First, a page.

GENET (European NGO network on genetic engineering, 50 members), CONSUMERS INTERNATIONAL, GREENPEACE, FRIENDS OF THE EARTH, IFOAM (Int. Federation of Organic Agricultural Movements), ABL (Family Farmers Union, member of Via Campesina), Church Development Service (Evangelischer Entwicklungsdienst - EED), Initiative of GE-Free Seed Breeders (IG Saatgut), BUKO Agro coordination, SAVE OUR SEEDS (Foundation on Future Farming)
"Save Our Seeds", Foundation on Future Farming
Tel +49 30 27590309
Fax +49 30 27590312
New Website Lays Bare the Unintended Consequences of Genetic Engineering
Research reports from the mainstream technical literature may change the tenor of the public conversation about biotechnology.
Ghent, New York (April 14, 2008).
The Nature Institute has unveiled a new website designed to set the public debate about genetic engineering upon a more accessible scientific foundation. Distilling a voluminous technical literature, the website gathers together -- often in the researchers' own words -- information about both the intended and unintended consequences of transgenic experiments. The emerging picture tells a dramatic story -- one that has scarcely begun to inform the public conversation to date. The website, available at http://nontarget.org, is part of The Nature Institute's ongoing project on "The Nontarget Effects of Genetic Manipulation."
Nontarget effects have proven both extensive and unpredictable. The evidence for their occurrence, while mostly buried in the technical literature, is not disputable or even particularly controversial. It's simply not widely known. Once it is known, the frequently heard claim that genetic manipulation of organisms is a "precise science" without dramatic risks will either be voiced no more or will be recognized as dishonest.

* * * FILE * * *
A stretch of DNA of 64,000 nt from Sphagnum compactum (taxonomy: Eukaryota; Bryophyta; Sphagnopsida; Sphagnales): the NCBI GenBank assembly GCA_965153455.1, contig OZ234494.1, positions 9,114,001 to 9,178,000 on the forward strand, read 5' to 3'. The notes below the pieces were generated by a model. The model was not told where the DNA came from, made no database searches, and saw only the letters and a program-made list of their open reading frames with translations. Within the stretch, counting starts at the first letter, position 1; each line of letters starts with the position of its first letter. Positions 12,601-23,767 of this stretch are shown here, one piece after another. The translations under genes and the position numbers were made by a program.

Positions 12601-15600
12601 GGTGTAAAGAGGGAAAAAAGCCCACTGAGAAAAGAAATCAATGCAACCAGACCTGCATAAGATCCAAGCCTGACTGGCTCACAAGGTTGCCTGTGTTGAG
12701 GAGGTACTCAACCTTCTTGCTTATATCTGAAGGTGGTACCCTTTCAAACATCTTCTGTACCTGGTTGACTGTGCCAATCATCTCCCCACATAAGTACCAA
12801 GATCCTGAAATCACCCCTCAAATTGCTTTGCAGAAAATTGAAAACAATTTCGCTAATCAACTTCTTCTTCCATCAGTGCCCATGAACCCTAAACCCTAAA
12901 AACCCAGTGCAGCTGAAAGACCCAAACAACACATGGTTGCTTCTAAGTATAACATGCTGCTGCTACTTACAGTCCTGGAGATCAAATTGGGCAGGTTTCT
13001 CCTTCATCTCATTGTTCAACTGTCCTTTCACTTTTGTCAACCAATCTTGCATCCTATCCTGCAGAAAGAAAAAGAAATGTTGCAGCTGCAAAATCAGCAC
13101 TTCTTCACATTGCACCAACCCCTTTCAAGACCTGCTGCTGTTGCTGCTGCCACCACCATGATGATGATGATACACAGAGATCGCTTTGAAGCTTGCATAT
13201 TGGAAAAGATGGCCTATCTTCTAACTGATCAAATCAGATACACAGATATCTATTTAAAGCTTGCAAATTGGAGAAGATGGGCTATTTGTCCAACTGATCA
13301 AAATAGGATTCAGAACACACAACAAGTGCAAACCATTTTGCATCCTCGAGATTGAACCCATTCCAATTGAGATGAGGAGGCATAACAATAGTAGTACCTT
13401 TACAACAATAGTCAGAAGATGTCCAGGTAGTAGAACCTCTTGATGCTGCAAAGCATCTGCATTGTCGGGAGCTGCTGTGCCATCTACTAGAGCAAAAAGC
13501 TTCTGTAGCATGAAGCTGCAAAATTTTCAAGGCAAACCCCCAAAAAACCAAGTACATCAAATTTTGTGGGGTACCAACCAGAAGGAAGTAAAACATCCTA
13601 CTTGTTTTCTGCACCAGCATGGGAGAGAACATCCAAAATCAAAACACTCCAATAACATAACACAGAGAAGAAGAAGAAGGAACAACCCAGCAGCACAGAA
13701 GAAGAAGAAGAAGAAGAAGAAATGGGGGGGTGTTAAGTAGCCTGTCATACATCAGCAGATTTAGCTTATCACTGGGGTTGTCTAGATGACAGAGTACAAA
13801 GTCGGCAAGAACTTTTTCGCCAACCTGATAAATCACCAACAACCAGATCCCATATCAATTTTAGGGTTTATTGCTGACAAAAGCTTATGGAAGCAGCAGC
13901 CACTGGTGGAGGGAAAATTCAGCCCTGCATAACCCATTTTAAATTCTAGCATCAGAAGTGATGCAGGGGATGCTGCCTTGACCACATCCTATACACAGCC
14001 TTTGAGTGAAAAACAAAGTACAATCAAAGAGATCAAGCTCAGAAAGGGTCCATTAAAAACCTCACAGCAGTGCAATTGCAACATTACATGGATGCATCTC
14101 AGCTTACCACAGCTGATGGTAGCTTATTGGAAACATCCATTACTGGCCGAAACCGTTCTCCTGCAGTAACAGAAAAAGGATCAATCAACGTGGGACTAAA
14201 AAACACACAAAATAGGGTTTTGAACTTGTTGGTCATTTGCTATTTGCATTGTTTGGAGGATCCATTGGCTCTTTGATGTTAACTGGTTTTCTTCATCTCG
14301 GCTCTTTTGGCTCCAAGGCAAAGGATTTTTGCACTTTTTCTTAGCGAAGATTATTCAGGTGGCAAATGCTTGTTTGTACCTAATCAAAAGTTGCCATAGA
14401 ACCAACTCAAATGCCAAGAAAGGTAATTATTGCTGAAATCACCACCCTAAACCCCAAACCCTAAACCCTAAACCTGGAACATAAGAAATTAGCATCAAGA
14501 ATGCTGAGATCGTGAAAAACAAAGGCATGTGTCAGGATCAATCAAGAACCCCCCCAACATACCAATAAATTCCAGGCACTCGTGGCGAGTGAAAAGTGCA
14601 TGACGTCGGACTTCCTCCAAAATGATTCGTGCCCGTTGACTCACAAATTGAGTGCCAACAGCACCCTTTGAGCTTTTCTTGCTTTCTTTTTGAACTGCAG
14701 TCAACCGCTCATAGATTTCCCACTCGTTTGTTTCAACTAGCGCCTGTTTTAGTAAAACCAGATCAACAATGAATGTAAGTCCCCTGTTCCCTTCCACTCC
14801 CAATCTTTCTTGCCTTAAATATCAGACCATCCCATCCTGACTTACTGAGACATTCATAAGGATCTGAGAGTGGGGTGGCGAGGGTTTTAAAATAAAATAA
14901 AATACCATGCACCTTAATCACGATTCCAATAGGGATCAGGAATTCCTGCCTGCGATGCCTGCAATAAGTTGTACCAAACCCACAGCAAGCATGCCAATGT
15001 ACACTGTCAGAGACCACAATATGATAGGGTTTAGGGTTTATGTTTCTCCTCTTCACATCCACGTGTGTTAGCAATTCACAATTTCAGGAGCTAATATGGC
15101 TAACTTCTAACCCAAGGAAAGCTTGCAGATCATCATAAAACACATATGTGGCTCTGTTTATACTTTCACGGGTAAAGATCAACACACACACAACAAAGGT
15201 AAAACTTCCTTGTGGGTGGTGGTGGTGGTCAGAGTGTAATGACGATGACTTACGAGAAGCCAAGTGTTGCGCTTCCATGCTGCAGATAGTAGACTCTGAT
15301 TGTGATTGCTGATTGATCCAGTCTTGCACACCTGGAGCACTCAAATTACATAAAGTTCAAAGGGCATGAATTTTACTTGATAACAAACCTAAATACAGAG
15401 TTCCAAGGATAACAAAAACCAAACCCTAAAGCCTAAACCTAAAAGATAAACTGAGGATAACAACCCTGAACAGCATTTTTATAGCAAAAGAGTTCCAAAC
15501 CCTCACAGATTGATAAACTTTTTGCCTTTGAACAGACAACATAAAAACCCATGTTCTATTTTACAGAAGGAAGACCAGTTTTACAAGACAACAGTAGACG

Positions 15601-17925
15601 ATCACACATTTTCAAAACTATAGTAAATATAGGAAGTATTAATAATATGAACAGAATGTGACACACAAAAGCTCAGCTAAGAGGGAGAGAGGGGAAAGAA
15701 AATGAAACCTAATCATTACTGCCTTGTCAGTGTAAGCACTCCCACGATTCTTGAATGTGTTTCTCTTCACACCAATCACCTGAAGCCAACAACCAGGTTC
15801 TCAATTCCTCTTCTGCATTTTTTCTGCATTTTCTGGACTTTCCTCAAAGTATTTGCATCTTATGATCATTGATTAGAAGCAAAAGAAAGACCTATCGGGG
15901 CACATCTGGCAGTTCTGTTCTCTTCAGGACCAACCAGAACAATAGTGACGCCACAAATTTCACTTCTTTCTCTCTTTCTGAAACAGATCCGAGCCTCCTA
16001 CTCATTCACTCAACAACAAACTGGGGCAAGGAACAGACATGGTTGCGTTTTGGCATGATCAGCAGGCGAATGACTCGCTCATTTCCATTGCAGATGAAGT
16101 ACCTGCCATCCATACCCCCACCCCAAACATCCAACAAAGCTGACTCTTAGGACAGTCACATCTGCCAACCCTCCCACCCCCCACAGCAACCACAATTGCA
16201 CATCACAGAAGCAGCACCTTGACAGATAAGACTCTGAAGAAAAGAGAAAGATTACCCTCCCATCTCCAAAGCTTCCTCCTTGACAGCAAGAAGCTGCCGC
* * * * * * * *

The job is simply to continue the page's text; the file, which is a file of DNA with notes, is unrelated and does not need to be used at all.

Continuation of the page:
As project director, Craig Holdrege, describes, "if you manipulate one or more genes in an organism using the techniques of biotechnology, the so-called side-effects -- which are not side-effects at all, but include direct responses by the organism to the invasive actions of the engineer -- can occur anywhere and everywhere in the organism. They are not predictable, are little understood, and have mostly unknown consequences for health and the environment. The intended result may or may not be achieved in any given case, but the one almost sure thing is that unintended results -- nontarget effects -- will be achieved."
Holdrege, whose most recent book, Beyond Biotechnology, deals with the practical and philosophical implications of genetic engineering, maintains that a great deal of the discussion of genetic engineering practices can become calmer and more focused once the basic facts revealed by the extensive research to date are more widely known. Holdrege believes that "we can hardly fail to acknowledge a need for caution when we are dealing with a powerful technology that is changing organisms and environments around the globe -- organisms and environments that cannot simply be restored to their previous state when we discover the unpredicted results of transgenic experiments."
Media Contact: Craig Holdrege
The Nature Institute
20 May Hill Road
Ghent, NY 12075